New equipment, training for UIC Police

Chief Booker wearing a body cam and holding a pocket pack

“We’re making sure, as a department, that we’re ready to handle any situation,” says UIC Police Chief Kevin Booker. ­(Photo: Vibhu S. Rangavasan)

UIC Police are providing new equipment and more training to keep campus safe and officers prepared.

Ten marked patrol cars are now equipped with additional bulletproof vests, pocket packs and an in-car video system with an accompanying body camera.

The purchases, made during the summer because of concerns over violence taking place nationwide, will protect officers and help improve campus safety, UIC Police Chief Kevin Booker said.

New bulletproof vests can stop high-powered rifle rounds, where the station’s older vests could not.

“If officers go to a scene or get in a situation, they will be able to throw on [the new] vests and comfortably say that they will be safe,” Booker said.

video camera in UIC police vehicle

New video systems were added to patrol cars. ­(Photo: Vibhu S. Rangavasan)

Pocket packs include basic emergency medical equipment such as hemostatic gauze, gloves, compression dressing and a tourniquet, supplies that can prevent hemorrhaging or death in times where “seconds are precious,” Booker added.

New UIC Police video systems include in-car cameras capable of recording 1080p full high-definition video and body cameras with 720p high-definition recording.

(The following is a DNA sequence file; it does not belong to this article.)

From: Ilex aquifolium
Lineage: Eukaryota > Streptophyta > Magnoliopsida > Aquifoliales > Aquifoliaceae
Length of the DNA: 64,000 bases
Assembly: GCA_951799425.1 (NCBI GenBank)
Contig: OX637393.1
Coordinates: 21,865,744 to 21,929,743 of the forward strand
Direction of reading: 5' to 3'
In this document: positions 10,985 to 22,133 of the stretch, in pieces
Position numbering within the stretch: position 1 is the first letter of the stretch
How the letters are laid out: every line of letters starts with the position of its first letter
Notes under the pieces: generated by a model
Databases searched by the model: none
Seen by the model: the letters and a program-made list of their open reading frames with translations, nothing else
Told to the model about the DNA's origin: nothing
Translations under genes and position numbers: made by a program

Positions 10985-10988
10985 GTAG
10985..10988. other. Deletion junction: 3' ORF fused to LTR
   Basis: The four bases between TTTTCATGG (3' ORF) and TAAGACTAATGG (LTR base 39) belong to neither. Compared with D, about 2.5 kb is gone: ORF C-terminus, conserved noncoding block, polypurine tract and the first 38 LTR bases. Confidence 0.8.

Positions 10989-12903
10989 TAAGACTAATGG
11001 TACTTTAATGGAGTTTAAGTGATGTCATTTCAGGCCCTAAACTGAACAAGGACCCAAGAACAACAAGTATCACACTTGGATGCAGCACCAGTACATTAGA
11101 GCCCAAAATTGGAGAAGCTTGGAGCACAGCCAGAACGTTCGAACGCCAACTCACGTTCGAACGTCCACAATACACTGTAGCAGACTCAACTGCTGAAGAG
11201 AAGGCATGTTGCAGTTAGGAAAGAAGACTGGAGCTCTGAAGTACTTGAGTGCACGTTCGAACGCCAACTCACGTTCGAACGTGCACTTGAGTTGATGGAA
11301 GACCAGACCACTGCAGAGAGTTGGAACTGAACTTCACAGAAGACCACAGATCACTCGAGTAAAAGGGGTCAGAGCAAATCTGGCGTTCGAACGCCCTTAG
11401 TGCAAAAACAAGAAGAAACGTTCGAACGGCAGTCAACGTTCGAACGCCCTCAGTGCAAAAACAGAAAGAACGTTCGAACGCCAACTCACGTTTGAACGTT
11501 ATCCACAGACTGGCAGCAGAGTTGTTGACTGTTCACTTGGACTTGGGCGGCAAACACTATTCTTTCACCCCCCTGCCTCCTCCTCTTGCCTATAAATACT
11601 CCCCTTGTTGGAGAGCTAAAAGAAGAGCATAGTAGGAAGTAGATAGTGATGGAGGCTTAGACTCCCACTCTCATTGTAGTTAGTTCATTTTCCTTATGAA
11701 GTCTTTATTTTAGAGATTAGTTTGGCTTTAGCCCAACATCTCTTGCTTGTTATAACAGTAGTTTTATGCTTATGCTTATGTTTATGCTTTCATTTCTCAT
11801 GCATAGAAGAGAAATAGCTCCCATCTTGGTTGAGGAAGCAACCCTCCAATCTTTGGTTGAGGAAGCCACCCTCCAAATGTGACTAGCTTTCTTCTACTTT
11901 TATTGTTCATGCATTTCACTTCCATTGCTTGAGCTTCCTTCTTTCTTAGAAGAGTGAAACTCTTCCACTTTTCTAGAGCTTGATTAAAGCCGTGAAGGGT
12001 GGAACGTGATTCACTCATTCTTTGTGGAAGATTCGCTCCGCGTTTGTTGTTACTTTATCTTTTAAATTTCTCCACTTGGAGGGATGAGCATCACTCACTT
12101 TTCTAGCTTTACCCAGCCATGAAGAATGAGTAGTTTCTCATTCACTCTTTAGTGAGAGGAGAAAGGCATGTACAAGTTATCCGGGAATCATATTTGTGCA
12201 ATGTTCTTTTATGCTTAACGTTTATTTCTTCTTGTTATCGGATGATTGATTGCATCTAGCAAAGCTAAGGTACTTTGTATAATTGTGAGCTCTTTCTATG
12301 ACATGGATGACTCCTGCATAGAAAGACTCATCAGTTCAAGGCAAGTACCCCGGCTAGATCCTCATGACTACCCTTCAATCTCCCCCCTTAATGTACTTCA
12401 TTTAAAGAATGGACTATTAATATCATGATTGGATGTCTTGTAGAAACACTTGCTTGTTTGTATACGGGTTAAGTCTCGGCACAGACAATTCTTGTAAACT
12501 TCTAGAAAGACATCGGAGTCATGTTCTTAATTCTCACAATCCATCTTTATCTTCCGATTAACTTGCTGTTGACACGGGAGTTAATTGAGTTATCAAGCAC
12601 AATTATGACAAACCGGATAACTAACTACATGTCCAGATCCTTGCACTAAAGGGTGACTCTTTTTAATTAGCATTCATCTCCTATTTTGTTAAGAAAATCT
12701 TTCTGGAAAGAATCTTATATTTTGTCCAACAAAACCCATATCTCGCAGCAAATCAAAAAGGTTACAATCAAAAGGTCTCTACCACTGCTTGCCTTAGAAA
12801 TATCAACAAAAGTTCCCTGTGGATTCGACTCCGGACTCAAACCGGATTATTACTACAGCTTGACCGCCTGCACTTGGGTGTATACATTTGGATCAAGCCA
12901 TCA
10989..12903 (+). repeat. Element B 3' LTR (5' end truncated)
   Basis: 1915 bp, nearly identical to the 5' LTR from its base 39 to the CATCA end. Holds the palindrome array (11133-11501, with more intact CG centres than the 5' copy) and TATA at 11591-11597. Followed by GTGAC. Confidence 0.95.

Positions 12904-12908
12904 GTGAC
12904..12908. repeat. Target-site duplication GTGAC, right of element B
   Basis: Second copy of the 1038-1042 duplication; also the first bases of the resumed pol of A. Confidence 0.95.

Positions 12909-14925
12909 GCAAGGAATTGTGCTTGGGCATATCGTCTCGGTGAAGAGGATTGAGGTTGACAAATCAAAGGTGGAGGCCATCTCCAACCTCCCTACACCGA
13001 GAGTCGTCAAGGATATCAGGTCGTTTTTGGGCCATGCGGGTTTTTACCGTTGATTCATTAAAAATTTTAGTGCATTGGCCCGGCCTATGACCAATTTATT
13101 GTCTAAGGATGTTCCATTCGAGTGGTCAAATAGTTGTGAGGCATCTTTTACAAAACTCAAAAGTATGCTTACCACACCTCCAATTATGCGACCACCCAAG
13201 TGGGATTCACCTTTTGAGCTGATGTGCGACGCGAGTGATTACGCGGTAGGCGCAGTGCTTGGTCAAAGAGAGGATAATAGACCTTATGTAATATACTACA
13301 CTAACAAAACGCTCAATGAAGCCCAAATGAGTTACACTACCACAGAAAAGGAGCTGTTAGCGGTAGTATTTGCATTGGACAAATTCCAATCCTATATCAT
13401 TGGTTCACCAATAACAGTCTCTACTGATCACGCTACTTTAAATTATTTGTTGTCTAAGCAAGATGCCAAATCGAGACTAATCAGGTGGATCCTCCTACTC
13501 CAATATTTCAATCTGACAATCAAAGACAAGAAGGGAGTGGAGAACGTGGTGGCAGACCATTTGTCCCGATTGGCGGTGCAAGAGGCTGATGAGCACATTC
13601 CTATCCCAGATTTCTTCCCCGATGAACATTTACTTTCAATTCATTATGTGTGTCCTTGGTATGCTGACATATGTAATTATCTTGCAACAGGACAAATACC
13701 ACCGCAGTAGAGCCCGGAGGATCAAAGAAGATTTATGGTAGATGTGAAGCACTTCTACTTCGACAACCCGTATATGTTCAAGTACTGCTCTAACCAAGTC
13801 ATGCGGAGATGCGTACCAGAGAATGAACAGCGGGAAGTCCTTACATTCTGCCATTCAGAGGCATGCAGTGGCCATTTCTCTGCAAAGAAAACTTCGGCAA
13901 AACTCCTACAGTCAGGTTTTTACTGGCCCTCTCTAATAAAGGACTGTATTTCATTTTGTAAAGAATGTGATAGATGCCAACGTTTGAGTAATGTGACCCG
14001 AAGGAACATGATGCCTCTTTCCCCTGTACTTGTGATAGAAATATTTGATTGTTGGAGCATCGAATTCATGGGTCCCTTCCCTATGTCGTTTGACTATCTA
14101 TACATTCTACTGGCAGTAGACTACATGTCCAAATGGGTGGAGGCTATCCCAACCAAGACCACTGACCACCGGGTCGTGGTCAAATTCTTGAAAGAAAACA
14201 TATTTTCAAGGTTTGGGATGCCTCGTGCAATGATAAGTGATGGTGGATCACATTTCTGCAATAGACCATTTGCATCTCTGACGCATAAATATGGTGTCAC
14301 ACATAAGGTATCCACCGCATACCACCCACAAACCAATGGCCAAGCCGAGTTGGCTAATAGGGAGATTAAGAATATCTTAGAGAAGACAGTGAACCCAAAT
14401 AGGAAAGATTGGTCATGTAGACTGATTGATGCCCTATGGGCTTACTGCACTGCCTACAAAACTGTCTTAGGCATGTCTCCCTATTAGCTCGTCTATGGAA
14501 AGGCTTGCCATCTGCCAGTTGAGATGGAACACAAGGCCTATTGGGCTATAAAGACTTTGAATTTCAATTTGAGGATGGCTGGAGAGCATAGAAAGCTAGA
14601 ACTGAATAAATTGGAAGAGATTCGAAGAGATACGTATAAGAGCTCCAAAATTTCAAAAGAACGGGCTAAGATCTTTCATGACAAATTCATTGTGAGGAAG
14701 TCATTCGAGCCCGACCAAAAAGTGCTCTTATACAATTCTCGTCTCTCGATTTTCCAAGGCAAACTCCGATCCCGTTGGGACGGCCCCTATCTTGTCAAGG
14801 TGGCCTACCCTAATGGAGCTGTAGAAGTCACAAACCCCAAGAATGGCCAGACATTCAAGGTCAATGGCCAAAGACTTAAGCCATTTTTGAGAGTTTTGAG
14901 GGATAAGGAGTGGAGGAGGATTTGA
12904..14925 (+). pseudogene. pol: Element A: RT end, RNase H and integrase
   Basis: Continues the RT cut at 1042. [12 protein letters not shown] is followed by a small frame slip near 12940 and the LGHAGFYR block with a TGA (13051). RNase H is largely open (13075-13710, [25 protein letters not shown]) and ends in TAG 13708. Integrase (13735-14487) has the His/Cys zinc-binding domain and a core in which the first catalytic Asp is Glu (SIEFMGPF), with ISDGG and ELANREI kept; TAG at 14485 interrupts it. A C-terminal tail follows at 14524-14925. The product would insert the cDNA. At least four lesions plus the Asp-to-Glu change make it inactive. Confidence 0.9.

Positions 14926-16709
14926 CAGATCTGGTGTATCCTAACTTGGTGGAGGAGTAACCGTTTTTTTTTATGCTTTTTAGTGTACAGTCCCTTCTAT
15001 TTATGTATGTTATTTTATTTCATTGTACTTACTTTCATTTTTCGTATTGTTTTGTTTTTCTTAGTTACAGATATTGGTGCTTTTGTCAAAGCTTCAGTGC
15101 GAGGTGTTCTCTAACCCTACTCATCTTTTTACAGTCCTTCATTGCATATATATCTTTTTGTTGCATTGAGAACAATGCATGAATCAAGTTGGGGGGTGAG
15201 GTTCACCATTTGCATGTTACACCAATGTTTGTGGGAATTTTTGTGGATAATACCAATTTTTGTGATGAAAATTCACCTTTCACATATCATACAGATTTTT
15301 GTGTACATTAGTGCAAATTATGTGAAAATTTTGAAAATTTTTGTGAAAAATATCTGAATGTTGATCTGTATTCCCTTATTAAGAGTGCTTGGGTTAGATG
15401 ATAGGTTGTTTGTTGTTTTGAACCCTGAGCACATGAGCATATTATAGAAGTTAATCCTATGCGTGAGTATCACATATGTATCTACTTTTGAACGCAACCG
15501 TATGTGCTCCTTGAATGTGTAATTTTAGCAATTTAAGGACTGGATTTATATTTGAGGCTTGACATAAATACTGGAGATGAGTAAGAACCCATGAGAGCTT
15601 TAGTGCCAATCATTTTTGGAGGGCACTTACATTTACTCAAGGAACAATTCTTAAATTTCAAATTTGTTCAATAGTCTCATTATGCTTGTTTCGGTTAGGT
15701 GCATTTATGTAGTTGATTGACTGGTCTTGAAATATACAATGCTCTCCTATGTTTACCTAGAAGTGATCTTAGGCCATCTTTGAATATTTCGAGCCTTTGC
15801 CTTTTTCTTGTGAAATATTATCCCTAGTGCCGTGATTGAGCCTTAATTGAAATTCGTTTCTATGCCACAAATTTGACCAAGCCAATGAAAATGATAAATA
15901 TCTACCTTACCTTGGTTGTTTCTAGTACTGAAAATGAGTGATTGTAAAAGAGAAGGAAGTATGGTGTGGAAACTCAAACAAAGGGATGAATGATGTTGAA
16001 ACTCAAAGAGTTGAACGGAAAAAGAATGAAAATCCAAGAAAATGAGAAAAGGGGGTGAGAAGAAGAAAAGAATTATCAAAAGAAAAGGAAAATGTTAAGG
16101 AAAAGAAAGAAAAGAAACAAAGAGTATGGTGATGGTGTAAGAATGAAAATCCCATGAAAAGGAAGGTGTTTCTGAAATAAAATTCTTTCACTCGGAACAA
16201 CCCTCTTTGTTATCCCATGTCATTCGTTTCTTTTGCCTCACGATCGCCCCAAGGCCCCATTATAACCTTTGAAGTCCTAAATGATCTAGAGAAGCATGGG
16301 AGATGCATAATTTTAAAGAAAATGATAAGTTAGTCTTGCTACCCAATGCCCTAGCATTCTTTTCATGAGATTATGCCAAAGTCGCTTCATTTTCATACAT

Evidence is captured from patrol cars from five different angles: forward, the right and left sides, the rear and the back seat of the vehicle. Cameras on vehicles can also record in low lighting and feature a 360x digital zoom. The system has three automatic triggers, such as vehicle impact, speed and officers turning on the light bar, and police can activate video and audio recording from the vehicle and body cameras. All video is wirelessly downloaded when cars return to the UIC Police Station.

Implemented in early August, the system has already been put to use during stops for drivers who are under the influence.

“It’s the best practice in law enforcement to have in-car video systems…video speaks volumes,” Booker said.

Additional training for scenarios such as active threat, crowd control and civil disobedience is ongoing. In-house, certified trainers normally conduct annual training for active threat tactical courses over three days, but last month, the department began a new three-step evolution of the program, which is composed of a refresher course, active threat tabletop exercises and a full active threat scenario. Crowd control and civil disobedience training will take place this month.

All other training is continuous to keep officers “ahead of the curve,” Booker said.

“We’re making sure, as a department, that we’re ready to handle any situation.”

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